December 6, 1934
Cliffside, Nov. 27 — Cliffside asserts itself as the little town that harbors a representative number who appreciate and love great music of great writers. It was good to see at the Stringfield concert—E. T. Combs, Mrs. Combs, A. M. Haynes, Mrs. Haynes, Ray Jackson, Mrs. Jackson, Misses Una Edwards, Ruth Edwards, Amanda Haynes, Osteen Wood, Charles Haynes, H. M. Owens, Ken McMahan and Sam Thompson. It was a genuine surprise to see the large crowd there from every town of this section. Sort of an evening to remember anyway.
This column is written, first of all, for our home town. It is a funny little twist of events. This column bounds and falls, suddenly upshoots like a muffin that has been baked too fast. And there she goes! From symphony music to muffins which brings us to the matter of the home town event of last Friday evening. It was the big fun night for the home-towners at the Haynes Building dining room. The Missionary Society of the local Methodist church held its bazaar and turkey dinner. The affair was a sold-out success. Mrs. W. H. Haynes tells us of the finer points that happened behind the scenes—in the kitchen. We were told of the unusual carving ability of one lady. It is said that she is somewhat the wizard with [the] carving knife. She was of such assistance and gave so much of her talent, time and accessories for the dinner that the ladies especially appreciated her cordial efforts. The ladies of this society express their appreciation here—surprise: Mrs. M. Hendrick.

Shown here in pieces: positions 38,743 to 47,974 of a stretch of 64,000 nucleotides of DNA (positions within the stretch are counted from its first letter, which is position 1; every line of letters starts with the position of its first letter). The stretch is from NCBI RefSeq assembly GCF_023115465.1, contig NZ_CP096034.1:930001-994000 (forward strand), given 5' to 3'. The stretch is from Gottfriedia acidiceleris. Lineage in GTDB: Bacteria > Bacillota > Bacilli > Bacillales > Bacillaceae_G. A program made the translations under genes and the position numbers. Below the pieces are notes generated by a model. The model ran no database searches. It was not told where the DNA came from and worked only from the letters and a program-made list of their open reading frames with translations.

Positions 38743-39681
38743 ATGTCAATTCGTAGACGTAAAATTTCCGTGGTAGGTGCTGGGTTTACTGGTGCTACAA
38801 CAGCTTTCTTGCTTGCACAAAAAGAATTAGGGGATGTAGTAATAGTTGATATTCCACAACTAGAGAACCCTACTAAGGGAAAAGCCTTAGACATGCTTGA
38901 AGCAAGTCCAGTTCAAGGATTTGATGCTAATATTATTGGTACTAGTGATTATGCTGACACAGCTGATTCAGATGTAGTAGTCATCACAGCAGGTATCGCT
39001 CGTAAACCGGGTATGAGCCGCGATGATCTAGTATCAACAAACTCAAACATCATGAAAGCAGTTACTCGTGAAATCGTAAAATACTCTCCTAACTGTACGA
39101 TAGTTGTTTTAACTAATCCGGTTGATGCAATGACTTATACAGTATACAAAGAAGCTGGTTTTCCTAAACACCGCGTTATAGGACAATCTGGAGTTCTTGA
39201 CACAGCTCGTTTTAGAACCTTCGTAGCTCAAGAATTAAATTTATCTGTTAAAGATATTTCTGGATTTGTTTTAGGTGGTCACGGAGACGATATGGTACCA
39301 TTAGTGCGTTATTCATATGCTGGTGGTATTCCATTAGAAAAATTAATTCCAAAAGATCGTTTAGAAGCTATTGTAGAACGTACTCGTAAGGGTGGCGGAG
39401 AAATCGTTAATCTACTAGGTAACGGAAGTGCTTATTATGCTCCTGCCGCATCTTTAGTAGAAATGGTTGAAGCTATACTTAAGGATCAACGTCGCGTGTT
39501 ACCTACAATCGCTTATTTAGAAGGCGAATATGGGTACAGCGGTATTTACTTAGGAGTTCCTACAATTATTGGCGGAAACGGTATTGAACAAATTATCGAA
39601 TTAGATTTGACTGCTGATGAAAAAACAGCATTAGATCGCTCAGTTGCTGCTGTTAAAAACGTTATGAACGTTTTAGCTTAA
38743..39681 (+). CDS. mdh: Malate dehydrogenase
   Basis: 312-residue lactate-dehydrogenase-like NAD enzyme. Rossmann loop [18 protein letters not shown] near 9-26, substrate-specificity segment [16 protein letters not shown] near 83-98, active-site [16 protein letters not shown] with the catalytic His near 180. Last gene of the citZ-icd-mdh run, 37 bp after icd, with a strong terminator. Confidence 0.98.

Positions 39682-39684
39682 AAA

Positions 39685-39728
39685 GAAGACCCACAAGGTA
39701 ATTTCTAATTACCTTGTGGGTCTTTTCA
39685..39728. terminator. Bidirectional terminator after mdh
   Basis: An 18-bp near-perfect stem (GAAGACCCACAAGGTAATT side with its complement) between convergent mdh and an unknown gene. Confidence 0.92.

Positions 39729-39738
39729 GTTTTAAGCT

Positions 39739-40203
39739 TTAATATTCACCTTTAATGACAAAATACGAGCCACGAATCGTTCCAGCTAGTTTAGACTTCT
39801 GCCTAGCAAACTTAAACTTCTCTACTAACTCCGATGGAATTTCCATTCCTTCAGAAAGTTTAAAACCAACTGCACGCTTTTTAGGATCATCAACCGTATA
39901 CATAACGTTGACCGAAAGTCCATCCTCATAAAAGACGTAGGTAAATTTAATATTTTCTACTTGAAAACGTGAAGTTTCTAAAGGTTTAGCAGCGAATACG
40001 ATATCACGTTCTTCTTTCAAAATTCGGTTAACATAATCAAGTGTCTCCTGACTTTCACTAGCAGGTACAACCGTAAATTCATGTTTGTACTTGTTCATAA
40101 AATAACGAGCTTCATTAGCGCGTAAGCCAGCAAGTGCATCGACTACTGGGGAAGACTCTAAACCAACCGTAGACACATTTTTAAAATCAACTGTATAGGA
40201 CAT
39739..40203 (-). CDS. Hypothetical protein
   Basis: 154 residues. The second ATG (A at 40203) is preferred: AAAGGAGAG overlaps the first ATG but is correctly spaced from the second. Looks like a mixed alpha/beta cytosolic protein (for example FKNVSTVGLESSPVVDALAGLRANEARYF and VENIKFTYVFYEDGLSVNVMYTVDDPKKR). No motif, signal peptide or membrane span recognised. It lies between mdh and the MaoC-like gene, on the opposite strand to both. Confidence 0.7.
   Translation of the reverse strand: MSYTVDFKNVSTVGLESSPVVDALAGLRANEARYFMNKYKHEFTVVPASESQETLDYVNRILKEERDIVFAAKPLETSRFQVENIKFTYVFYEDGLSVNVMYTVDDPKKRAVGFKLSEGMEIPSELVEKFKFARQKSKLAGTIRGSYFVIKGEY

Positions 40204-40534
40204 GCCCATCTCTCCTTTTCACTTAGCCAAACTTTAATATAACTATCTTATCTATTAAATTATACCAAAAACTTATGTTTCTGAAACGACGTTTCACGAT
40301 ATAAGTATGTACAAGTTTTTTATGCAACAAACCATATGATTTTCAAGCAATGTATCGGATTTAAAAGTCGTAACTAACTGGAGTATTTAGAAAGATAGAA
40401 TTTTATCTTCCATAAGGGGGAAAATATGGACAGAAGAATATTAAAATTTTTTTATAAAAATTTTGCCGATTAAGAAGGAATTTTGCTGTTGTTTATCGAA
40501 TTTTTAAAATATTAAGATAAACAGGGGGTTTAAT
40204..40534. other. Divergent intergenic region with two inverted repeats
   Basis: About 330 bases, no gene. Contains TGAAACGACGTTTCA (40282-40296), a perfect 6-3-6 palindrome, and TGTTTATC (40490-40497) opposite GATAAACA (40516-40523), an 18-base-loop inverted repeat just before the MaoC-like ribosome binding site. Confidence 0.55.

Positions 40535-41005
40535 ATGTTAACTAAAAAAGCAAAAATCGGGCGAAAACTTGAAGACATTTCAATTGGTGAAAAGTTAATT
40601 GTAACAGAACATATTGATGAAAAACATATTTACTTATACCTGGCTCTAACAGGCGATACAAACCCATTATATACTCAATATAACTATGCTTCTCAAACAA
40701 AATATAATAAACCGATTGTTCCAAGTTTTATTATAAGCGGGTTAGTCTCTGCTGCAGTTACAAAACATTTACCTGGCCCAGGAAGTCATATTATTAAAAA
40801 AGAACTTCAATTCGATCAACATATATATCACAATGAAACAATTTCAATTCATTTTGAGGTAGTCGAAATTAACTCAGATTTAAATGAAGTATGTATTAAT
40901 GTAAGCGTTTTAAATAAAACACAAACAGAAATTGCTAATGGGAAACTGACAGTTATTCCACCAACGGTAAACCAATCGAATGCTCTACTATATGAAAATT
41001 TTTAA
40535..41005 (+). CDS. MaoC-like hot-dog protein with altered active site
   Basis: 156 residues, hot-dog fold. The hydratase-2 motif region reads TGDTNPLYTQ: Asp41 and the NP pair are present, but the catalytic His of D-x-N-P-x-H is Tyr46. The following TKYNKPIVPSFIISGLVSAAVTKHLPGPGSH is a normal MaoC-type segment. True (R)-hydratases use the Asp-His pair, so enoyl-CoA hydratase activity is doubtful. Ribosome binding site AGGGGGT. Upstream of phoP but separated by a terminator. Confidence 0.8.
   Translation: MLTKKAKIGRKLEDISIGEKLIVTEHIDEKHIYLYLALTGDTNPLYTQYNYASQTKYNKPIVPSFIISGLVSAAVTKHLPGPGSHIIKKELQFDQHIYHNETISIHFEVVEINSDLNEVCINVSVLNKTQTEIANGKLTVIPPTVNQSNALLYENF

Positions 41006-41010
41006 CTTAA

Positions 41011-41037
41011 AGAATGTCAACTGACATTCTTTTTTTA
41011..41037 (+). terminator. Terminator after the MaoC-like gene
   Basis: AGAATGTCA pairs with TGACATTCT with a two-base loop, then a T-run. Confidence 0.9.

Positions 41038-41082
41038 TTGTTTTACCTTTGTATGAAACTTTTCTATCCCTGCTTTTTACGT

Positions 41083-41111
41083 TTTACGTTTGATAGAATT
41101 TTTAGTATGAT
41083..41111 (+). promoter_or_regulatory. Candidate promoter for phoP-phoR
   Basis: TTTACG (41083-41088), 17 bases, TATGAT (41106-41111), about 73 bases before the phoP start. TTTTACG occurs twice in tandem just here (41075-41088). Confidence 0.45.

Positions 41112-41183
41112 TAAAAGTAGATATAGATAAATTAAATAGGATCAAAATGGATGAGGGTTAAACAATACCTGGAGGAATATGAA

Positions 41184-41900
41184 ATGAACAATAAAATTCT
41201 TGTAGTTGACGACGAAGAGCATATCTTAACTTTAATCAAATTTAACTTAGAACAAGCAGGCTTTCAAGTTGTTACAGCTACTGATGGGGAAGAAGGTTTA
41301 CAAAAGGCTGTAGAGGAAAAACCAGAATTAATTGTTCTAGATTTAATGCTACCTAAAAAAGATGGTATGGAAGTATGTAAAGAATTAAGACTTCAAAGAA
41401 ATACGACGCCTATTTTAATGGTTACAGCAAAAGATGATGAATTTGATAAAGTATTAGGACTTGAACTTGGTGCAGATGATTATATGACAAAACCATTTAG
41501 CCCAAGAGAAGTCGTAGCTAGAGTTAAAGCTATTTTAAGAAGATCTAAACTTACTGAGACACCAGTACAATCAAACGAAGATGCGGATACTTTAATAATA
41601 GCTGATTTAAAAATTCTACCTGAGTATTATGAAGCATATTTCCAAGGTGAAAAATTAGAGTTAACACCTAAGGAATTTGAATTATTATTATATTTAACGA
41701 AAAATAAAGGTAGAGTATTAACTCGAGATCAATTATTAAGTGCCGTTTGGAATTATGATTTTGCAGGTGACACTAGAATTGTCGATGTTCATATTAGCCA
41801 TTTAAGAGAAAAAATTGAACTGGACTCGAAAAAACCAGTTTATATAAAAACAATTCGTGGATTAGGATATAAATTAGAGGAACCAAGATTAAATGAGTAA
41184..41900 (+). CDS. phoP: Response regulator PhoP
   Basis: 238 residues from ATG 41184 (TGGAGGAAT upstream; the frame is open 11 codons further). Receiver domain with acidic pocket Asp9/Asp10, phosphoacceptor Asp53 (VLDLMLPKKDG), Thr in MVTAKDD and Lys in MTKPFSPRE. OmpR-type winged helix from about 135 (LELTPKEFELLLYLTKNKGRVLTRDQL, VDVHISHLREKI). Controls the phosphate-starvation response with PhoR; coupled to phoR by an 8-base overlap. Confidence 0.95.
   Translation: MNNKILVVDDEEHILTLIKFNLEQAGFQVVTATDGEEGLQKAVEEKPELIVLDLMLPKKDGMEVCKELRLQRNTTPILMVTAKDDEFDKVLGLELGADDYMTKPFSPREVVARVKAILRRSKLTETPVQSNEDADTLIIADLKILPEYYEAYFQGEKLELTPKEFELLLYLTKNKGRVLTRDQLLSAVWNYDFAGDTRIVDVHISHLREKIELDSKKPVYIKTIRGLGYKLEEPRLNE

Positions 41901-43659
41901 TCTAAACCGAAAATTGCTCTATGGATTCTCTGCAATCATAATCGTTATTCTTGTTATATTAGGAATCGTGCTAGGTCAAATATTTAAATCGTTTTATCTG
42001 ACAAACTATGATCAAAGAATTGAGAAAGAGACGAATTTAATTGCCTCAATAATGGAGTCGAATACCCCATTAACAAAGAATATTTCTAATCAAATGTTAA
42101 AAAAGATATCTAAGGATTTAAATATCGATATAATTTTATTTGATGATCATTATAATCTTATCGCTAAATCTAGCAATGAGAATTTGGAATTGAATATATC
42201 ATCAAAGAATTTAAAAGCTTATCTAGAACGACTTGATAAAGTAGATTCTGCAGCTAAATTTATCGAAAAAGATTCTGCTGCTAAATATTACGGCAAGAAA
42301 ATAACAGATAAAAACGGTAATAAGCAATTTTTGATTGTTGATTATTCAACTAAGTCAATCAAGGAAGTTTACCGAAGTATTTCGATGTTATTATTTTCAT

Cliffside, Dec. 5 – Clarence Griffin, the youthful county historian you see around the Courier office, has published a booklet called, Public Officials of Rutherford County, N. C., 1779-1934. It was with appreciation that we received one personally signed by the author.
This booklet is a very important item for your reading desk,your school library or your office file. Griffin, a servant of the county, having gone to the legislature last year and having been constantly at work for his people and county, should receive your appreciation for this little booklet and most certainly the aggregate work he is doing in this direction. Clarence Griffin is a name I expect to see chronicled in North Carolina history. Many have been the men who have come along the same road Griffin now travels with his own characteristic ease of alertness. These booklets may be had at a nominal price. I hope you will get one and study it. It is a most modern assistance. Even the appointment of Clyde A. Erwin to the Superintendent of Education and the subsequent appointment of J. J. Tarlton as county superintendent are recorded in this unusual catalogued information which Griffin offers.
Like an old-fashioned letter: These rainy days are sending the blues around with everyone. And there are only so many shopping days till Christmas. You may start lying to your children about Santa Claus and bring them along for an awful disappointment within a few years. Jiggs Goforth, the man at the soda shop, was telling us about his dog Sunday evening. And O. O. McIntyre, writing last week on his Boston he has had for twelve years, was typically McIntyre style. This dog, the property of McIntyre, has crossed the Atlantic twenty times and is positively deaf—He enjoyed the recent turkey dinner here more than any other: Mr. Charles Haynes.
Notes: –I have work to do these days if it has anything to do with this stuff… Southern Pictures, Incorporated are to build studios opposite Wayside Brown’s Cottage on Wilkinson, for the purpose of producing southern pictures… And I reach for a pencil lately, never finding one… And wait until you see Fred Astaire in the Gay Divorcee. He is a real actor, says us. I go for his dancing steps like the man who jumped into the lake with an armful of anvils… That crazy song, “ A Thousand Times Noooo”; and to all my radio listeners, “P. S. I Love You.”